Friday, December 23, 2011

The other John.

I was trying to think what it was I found so impressive about John Pedersen's firearms designs, which seem so oddly baroque when compared to their more familiar Browning counterparts, and then I hit on it: See, Browning would design a gun and sell it to a manufacturer, who would then have their patent attorneys go over it with fine-tooth combs and patent every distinctive trait they could find. Since Browning's designs were so often groundbreaking, it was hard to come to market with, say, a blowback-operated autopistol, or a slide-action shotgun, without stepping on a Browning patent held by Colt or Winchester...

Which is when Remington would call in John Pedersen, the Ginger Rogers of firearms designers, who did everything Browning did, but backwards and in high heels...

Other than the Ithaca 37, on which he collaborated with Browning himself, none of Pedersen's designs are still with us, but they didn't have to be great and enduring firearms. They only had to endure until the patents expired...

15 comments:

Newbius said...

Or, a less-agile Fred Astaire could do most of what Ginger Rogers could do, while being distracted by her...attributes, all while wearing wing tips and carrying an umbrella.

Love those old movies. :)

Anonymous said...

I still regularly shoot the 20ga Mod 37 that my grandpa bought new in 1942.Him and JMB did real good with this design.

hootie11bravo

the pawnbroker said...

And yet -being a bit backwards myself- I do love that 51.

I shoulda kept the one an old blue-haired bird sold me after her hubby passed...brought in a brown paper bag with the original box and the box of cartridges missing six, five of which were in the mag as they apparently had been since the 30's.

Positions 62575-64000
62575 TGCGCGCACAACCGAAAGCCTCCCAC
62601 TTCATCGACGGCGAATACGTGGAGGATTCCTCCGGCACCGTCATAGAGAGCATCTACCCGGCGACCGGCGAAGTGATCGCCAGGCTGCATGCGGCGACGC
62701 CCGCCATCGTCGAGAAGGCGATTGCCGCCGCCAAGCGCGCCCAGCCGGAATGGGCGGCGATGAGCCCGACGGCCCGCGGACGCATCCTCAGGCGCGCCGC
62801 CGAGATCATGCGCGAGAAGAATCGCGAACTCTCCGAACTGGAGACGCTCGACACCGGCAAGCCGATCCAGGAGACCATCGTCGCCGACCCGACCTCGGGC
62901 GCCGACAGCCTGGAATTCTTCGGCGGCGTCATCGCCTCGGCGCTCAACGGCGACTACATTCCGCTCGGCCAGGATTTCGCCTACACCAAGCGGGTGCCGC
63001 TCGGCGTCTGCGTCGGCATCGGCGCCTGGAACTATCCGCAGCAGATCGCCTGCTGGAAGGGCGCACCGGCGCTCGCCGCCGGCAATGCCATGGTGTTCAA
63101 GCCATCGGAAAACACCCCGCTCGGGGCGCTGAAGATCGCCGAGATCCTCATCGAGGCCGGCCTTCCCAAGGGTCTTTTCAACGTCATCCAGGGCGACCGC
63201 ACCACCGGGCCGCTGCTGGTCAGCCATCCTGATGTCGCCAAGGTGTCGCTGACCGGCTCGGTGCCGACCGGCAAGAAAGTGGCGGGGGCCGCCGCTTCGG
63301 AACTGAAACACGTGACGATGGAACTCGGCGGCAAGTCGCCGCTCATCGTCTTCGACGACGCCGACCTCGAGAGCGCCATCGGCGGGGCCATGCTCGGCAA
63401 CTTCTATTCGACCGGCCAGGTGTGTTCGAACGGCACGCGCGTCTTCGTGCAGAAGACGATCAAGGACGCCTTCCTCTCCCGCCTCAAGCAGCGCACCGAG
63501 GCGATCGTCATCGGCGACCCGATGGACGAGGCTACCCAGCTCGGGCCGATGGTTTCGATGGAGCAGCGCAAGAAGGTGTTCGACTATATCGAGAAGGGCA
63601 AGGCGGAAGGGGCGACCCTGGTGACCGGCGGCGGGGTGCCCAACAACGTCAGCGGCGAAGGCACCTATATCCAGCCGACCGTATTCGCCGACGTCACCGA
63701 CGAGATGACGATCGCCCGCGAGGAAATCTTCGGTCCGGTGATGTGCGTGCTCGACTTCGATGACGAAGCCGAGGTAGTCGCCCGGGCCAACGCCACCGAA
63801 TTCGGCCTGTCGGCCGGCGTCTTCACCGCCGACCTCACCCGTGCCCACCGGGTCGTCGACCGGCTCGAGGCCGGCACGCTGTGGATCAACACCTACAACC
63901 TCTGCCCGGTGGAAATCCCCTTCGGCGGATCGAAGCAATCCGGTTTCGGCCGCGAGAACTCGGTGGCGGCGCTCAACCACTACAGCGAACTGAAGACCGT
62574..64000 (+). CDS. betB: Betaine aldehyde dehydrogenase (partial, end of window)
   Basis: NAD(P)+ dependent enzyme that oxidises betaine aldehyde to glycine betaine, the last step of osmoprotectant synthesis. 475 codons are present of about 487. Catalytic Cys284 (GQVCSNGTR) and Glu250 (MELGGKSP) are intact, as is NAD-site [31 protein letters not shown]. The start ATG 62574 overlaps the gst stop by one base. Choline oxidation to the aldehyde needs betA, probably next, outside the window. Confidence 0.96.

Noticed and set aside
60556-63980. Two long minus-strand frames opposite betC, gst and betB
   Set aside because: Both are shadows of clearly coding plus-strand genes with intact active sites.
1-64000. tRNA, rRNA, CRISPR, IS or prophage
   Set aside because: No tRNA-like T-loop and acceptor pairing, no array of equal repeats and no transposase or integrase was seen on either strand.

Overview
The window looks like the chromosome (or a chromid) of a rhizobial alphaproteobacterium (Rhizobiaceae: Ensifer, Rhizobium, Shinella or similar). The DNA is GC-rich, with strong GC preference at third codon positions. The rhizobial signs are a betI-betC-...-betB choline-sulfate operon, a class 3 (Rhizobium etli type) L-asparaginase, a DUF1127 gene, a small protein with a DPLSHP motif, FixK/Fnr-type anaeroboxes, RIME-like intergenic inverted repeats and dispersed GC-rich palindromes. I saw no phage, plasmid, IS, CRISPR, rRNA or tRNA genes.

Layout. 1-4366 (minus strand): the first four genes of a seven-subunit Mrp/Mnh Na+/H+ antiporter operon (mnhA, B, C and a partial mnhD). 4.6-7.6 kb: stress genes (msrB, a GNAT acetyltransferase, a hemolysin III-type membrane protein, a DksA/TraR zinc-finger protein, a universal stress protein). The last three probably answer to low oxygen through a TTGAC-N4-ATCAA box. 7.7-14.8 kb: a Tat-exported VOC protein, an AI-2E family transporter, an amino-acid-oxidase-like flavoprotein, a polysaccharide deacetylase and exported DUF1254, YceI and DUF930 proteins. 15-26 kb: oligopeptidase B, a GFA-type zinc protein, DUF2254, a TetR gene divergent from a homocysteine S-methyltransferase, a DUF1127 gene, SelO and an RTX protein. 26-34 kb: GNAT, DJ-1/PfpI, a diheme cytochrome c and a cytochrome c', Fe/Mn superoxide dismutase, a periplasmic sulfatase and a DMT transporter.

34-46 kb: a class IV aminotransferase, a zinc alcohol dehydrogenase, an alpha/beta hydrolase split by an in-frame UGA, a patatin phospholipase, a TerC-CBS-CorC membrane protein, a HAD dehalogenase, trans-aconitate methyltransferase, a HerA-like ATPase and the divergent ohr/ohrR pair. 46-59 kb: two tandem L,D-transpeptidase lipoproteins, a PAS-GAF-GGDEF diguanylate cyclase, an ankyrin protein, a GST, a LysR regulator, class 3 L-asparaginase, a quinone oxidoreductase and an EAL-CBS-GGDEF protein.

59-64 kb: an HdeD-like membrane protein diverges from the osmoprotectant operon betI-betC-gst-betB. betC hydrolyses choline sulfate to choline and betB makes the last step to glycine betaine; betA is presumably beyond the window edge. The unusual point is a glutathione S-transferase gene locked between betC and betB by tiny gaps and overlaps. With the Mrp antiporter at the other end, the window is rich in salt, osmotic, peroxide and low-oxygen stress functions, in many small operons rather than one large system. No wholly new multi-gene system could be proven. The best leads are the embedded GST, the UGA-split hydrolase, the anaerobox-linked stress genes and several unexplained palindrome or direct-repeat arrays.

But back then (late 70's)it was all just inventory to me; you actually had a hand in my having more of an historical appreciation than I did then.

Oh, and "...the Ginger Rogers of firearms...backwards and in high heels...". Evocative and positively poetic.

Anonymous said...

I had a Remmie Model 10. I didn't much enjoy it, though. That may have been due to the years of wear and tear it carried but it wasn't nearly as reliable as it could have been.

The 870 was a vast improvement!

Jon B.

Anonymous said...

Whenever you talk about the other John the song "Substitute" by The Who plays in my head.

Shootin' Buddy

Guffaw in AZ said...

being left-handed, I miss my Ithaca!

Reno Sepulveda said...

Brilliant analogy. I shoot longarms left handed as well, and and that Ithaca 37 was a sweet shotgun. Oh how I wish Browning would do a cosmetic tribute with a riot gun version of their BPS.

Borepatch said...

"The Ginger Rogers of firearm design" - LOL.

Made the Missus LOL, too.

Canthros said...

Due to my *actual* name (spelled *slightly* different, and no relation: Pedersen was a Dane, the Pedersons of my family tree are Norwegian), I've been meaning to grab a Remington 51 at some point. I'll have to add an Ithaca 37 to the list.

I do kinda wonder: what would have happened if the Navy had actually gotten their Remington 53's?

Also, it's a little surreal seeing one's name up in lights, as it were, even if it's a common enough name. :)

Ancient Woodsman said...